With good reason. As Martial Law, Bloody Sunday, tanim-bala, and a host of other scandals marring the honor of our security forces have shown, it is that Philippine society reposes upon judges its bulwark against the abuse of investigatory powers. Quis custodiet ipsos custodes? The judges, by learning and duty, become the clearinghouse and accountability chain for the good faith, thoroughness, and professionalism of police investigation, or lack thereof.
Wrong-issued search warrants were used to detain Reina Nasino, then pregnant with River who later died tragically without her mother by her side. Likewise, similar search warrants were issued to detain journalist-activist Lady Ann Salem – and which were recently voided by Judge Monique Quisimbing-Ignacio of the Mandaluyong Regional Trial Court, nullifying the charges against her and her co-accused, trade unionist Rodrigo Espargo, as a consequence of the “fruit of the poisonous tree” doctrine. Similar search warrants mar the reputation of the judiciary with the tag “search warrant factories,” calling to mind the so-called “diploma mills” that call to doubt graduates’ higher education credentials.
The quashal (nullification) of the search warrant against Lady Ann Salem is instructive, noting lack of particularity in the items to be seized, inconsistencies in the sworn affidavits, and testimonies of the witnesses which “cannot be given full faith and credence” and should not have been. Because a search warrant authorizes the violation of the otherwise inviolable right to privacy and security, in abuse it also becomes the instrument for evidence-planting. This is not a mere or quaint fear, even discounting tanim-bala scandals. This is the reason for the “fruit of the poisonous tree” doctrine: if the court cannot trust that the search was done accountably and with integrity, then it cannot trust that the evidence it produces is in good faith.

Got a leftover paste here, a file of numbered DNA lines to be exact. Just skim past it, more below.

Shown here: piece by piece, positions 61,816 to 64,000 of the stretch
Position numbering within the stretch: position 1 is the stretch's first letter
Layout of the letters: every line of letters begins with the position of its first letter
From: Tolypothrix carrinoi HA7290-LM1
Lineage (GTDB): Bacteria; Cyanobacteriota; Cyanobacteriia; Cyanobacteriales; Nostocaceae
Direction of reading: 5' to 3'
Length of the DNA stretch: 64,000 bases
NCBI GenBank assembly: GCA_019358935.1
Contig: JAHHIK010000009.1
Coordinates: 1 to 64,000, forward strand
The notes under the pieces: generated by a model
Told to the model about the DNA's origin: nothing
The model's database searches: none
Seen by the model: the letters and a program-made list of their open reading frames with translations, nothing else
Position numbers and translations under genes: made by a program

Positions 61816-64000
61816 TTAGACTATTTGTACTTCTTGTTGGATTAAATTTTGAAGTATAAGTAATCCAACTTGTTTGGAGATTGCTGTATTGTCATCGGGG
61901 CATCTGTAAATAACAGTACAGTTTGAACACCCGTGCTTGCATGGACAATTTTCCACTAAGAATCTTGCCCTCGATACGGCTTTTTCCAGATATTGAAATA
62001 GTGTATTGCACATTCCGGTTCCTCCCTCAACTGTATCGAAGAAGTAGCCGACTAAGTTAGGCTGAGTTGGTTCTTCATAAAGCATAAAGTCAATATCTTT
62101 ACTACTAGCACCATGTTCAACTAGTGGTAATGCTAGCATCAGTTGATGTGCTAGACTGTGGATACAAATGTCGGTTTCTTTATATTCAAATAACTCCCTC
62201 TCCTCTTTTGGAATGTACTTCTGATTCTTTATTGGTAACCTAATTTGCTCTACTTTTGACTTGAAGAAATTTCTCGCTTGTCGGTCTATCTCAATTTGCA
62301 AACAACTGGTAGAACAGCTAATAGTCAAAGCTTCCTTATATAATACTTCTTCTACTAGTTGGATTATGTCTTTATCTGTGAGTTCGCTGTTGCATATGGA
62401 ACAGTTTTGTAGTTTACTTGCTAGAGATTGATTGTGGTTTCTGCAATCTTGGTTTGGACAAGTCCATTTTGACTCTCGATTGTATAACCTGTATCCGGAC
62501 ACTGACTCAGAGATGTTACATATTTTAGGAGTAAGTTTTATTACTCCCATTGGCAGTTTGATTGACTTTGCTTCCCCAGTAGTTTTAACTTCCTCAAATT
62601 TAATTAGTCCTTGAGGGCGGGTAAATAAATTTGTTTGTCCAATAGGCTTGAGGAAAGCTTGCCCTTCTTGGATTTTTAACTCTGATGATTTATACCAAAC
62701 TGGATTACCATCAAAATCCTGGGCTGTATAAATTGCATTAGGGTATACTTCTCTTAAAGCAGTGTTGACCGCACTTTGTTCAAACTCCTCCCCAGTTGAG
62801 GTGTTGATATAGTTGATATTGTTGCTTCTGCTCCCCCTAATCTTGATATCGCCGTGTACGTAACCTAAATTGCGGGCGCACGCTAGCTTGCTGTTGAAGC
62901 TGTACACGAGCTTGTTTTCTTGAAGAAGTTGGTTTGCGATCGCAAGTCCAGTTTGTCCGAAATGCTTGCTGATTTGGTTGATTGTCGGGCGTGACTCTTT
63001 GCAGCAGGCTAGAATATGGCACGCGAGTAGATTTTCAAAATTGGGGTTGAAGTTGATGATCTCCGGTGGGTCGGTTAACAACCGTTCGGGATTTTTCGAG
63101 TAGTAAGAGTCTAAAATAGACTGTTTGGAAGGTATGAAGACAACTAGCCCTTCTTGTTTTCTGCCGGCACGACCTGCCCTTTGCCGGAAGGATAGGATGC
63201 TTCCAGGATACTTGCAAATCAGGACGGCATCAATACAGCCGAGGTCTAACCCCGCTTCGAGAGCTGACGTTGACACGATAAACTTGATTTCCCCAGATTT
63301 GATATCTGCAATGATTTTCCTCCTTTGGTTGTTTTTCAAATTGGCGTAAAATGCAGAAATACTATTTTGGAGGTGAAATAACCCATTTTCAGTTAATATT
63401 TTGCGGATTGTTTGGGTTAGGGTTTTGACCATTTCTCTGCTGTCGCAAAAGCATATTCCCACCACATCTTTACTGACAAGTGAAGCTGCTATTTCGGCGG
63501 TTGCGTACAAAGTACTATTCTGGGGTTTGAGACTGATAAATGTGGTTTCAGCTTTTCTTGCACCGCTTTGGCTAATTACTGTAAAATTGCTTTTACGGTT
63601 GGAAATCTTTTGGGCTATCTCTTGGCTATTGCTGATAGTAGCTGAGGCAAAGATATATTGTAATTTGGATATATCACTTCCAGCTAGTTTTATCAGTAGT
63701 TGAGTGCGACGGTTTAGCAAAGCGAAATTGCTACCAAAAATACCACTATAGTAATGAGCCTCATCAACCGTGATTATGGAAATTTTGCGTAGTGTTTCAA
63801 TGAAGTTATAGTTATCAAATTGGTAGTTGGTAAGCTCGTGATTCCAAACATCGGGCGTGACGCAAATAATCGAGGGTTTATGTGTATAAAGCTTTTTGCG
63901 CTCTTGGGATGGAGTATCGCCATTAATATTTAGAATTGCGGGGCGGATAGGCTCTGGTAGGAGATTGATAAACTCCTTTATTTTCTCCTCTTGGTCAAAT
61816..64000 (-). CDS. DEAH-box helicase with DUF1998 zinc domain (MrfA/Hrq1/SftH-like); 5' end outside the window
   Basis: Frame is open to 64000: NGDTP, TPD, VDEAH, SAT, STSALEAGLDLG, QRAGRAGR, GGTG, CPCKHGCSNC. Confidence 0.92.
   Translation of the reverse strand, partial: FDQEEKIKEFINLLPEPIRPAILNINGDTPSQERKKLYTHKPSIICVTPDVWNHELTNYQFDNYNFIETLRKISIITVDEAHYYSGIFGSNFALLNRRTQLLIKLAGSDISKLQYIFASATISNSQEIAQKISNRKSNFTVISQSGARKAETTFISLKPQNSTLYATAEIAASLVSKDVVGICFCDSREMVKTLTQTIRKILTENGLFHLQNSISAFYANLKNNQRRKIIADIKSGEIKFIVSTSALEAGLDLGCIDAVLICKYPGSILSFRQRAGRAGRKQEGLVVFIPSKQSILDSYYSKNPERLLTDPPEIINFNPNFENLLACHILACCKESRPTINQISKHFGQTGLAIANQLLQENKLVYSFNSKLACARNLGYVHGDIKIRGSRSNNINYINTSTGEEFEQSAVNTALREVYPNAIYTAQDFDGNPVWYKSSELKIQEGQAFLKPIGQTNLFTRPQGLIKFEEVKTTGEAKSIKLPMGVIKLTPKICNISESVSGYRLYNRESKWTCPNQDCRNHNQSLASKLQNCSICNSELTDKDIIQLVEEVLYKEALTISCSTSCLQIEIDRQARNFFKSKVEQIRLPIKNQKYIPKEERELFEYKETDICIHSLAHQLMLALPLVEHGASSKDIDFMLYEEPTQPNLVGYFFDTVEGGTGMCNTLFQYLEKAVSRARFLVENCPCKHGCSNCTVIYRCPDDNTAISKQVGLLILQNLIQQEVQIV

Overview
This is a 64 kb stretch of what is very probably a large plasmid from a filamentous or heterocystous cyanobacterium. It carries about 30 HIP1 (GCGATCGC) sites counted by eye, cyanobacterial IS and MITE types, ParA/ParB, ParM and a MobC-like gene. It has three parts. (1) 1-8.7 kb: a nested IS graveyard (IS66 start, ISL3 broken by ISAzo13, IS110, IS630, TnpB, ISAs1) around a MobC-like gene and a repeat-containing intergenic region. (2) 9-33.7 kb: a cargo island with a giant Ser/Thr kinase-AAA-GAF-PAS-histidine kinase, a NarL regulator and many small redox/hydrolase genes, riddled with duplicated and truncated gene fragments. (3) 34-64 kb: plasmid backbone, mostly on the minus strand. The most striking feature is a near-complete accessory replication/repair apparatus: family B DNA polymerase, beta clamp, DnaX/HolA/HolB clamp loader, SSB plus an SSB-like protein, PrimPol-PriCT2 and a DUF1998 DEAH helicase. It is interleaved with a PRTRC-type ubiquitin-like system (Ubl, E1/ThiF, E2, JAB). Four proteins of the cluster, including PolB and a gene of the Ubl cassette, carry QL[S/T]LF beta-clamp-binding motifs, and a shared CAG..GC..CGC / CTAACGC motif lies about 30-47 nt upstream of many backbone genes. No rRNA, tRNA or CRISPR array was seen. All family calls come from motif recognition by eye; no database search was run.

Hence the standard of probable cause for search warrants, that the initial evidence presented to a judge in application is compelling enough for her to set aside the inviolable right, and by implication, that it was not made up to set up a raid, or frame a suspect. It is “the exclusive and personal responsibility of the judge to satisfy himself of the existence of probable cause” (Soliven v. Makasiar). This is a judicial act, not merely a ministerial one, and certainly not a “factory production.” It requires judgment, circumspection, and yes, holding police power to the higher standard. After all, the greater the power, the less the excuse.
The cases of Nasino, Salem, and those in similar plight invite revisiting two past cases where power was given, for better or worse, an excuse. In Ilagan v. Enrile, the challenge to the illegal arrest of the lawyer-petitioners was made moot by the filing of an information against them for rebellion. Umil v. Ramos, which involved a diversity of arrests, seizures, and charges, declined challenging the wisdom of Ilagan, upholding the search warrants of some of the petitioners, and thus the subsequent discovery of firearms and the resulting arrest "in flagrante,” all on information that the residences concerned were NPA safehouses.